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Thread: Pythagorean Help!

  1. #1
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    Pythagorean Help!

    Question:

    Show that there exists infinitely many primitive Pythagorean triples x, y, z whose even member x is a perfect square.

    I think I can use the fact that n is an arbitrary odd integer and then consider the triple 4n^2, n^4-4, and n^4+4. However, I am stuck on how to put it all together.
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  2. #2
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    Seeing Triples

    I'm sorry, I'm not that familiar with methods of generating Pythagorean Triples.

    You are saying that if n is odd, then $\displaystyle (4n^2)^2+(n^4-4)^2 = (n^4+4)^2 $ . Okay, I verified that, simple enough. Since this works for all odd $\displaystyle n=3,5,7,9,...$ there are an infinite number of triples of this form. For $\displaystyle n$ odd, $\displaystyle 4n^2$ is even and the other two values are odd. Since $\displaystyle 4n^2=(2n)^2$ it is an even perfect square.

    Now you have to show that there exist an infinite number of n's for which $\displaystyle gcd(4n^2,n^4-4,n^4+4)=1$ , thus making the triple primitive.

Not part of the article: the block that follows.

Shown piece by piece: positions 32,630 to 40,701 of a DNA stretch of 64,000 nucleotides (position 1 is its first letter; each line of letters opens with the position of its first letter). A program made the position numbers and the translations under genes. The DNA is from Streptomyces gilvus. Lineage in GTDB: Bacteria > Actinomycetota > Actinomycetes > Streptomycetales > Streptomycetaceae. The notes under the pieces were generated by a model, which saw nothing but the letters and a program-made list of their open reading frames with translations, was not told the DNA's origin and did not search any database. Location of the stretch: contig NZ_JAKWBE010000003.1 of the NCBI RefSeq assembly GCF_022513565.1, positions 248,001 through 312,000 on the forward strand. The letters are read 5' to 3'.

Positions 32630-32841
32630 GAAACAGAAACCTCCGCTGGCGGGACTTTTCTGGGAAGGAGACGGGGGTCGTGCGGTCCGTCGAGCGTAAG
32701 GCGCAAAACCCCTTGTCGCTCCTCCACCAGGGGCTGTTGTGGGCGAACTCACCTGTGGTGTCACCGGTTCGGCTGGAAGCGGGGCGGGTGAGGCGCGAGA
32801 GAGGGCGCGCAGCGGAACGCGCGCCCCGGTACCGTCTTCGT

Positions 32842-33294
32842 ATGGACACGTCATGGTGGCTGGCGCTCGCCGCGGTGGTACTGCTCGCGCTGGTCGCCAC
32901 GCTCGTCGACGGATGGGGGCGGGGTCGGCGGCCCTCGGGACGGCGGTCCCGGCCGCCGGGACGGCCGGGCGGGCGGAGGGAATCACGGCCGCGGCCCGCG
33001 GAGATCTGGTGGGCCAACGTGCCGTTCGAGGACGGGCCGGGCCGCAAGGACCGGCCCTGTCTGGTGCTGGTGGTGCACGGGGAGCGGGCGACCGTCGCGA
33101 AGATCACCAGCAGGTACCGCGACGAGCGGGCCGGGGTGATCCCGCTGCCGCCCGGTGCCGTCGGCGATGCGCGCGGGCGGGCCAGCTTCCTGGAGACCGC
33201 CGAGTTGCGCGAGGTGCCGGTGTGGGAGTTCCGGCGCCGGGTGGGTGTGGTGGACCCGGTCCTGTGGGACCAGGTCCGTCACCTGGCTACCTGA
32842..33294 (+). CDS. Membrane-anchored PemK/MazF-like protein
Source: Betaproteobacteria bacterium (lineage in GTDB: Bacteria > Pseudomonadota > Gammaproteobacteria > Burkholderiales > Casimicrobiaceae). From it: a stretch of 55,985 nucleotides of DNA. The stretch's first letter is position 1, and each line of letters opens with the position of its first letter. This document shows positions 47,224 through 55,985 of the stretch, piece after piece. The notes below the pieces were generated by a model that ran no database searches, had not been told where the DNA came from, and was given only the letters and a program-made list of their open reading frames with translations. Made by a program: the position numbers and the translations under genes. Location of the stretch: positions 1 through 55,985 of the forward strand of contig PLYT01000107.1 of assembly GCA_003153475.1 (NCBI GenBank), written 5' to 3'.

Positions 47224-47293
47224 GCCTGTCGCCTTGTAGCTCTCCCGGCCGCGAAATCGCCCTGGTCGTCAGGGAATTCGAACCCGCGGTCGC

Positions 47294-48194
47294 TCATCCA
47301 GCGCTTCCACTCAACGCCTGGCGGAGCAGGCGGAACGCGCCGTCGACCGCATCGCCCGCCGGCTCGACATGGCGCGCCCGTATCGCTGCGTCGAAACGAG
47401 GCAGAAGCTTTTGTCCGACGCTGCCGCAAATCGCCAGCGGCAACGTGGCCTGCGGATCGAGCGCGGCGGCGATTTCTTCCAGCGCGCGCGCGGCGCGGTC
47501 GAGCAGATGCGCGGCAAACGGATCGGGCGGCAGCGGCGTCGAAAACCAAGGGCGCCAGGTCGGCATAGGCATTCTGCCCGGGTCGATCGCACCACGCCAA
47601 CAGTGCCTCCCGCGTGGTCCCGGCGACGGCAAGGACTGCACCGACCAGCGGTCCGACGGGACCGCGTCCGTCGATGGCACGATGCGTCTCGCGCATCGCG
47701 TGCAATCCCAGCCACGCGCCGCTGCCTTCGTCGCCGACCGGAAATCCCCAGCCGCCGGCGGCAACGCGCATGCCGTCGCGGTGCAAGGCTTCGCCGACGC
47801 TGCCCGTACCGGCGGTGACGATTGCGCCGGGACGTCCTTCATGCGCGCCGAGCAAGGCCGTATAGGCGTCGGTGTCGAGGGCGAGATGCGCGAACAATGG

Well, since $\displaystyle (n^4+4)-(n^4-4)=8$, $\displaystyle gcd(n^4-4,n^4+4) \leq 8$ . But since they are both odd, their $\displaystyle gcd \in \{1,3,5,7\}$. But for $\displaystyle p \in \{3,5,7\}$ if $\displaystyle p|n^4-4$, then adding 8 will certainly mean $\displaystyle p\not| n^4+4$ . Therefore, for all n odd, $\displaystyle gcd(n^4-4,n^4+4) =1$

    Suppose $\displaystyle p|4n^2$ for some odd prime $\displaystyle p$. Then $\displaystyle p|n$. So $\displaystyle p|n^4$, so $\displaystyle p\not| n^4\pm 4$. So $\displaystyle gcd(4n^2,n^4-4)=gcd(4n^2,n^4+4)=1$.

    Ergo, for n odd, this triple is primitive.
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  3. #3
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    Hello, cathwelch!

    Show that there exists infinitely many primitive Pythagorean triples $\displaystyle x, y, z$
    whose even member $\displaystyle x$ is a perfect square.
    I was given this set of generating equations: .$\displaystyle \begin{array}{ccc}x &=& 2mn \\ y &=& m^2-n^2 \\ z &=& m^2+n^2\end{array}$

    . . where the triple is primitive if $\displaystyle \text{GCD}(m,n) = 1.$



    If $\displaystyle x = 2mn$ is a square, let: .$\displaystyle m = 2p^2,\;n = q^2$, where $\displaystyle \text{GCD}(p,q) = 1$ and $\displaystyle q$ is odd.

    Then we have: .$\displaystyle \begin{Bmatrix}x &=& 4p^2q^2 \\ y &=& 4p^4 - q^4 \\ z &=& 4p^4+q^4 \end{Bmatrix} \quad\text{ where GCD }\!(p,q) = 1\,\text{ and }\,q \text{ is odd.}$


    Examples: .$\displaystyle \begin{array}{ccccccc}
    (p,q) = (1,3) & \Rightarrow & (m,n) = (2,9) & \Rightarrow & (x,y,z) = (36,77,86) \\
    (p,q) = (2,3) & \Rightarrow & (m,n) = (8,9) & \Rightarrow & (x,y,z) = (144,17,145) \\
    (p,q) = (3,5) & \Rightarrow & (m,n) = (18,25) & \Rightarrow & (x,y,z) = (900,301,949)
    \end{array}$

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